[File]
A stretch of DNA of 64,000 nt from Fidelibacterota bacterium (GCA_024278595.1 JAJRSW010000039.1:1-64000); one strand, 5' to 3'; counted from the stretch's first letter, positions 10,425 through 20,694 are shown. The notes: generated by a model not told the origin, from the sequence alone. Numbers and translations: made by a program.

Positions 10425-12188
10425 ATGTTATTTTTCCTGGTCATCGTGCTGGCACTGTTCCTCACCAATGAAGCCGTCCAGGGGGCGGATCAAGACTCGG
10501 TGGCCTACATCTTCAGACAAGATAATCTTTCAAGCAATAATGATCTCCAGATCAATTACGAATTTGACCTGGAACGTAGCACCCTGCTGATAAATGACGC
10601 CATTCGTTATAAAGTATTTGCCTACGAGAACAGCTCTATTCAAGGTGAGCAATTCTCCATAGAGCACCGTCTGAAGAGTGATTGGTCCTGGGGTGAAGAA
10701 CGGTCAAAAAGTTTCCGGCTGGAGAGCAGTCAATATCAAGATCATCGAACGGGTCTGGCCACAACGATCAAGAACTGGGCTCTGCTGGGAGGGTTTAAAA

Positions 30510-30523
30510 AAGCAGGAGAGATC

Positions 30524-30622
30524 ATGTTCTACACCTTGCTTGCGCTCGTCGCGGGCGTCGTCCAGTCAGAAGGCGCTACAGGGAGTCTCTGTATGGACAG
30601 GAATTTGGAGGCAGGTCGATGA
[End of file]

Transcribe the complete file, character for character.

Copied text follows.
A stretch of DNA of 64,000 nt from Fidelibacterota bacterium (GCA_024278595.1 JAJRSW010000039.1:1-64000); one strand, 5' to 3'; counted from the stretch's first letter, positions 10,425 through 20,694 are shown. The notes: generated by a model not told the origin, from the sequence alone. Numbers and translations: made by a program.

Positions 10425-12188
10425 ATGTTATTTTTCCTGGTCATCGTGCTGGCACTGTTCCTCACCAATGAAGCCGTCCAGGGGGCGGATCAAGACTCGG
10501 TGGCCTACATCTTCAGACAAGATAATCTTTCAAGCAATAATGATCTCCAGATCAATTACGAATTTGACCTGGAACGTAGCACCCTGCTGATAAATGACGC
10601 CATTCGTTATAAAGTATTTGCCTACGAGAACAGCTCTATTCAAGGTGAGCAATTCTCCATAGAGCACCGTCTGAAGAGTGATTGGTCCTGGGGTGAAGAA
10701 CGGTCAAAAAGTTTCCGGCTGGAGAGCAGTCAATATCAAGATCATCGAACGGGTCTGGCCACAACGATCAAGAACTGGGCTCTGCTGGGAGGGTTTAAAA

Positions 30510-30523
30510 AAGCAGGAGAGATC

Positions 30524-30622
30524 ATGTTCTACACCTTGCTTGCGCTCGTCGCGGGCGTCGTCCAGTCAGAAGGCGCTACAGGGAGTCTCTGTATGGACAG
30601 GAATTTGGAGGCAGGTCGATGA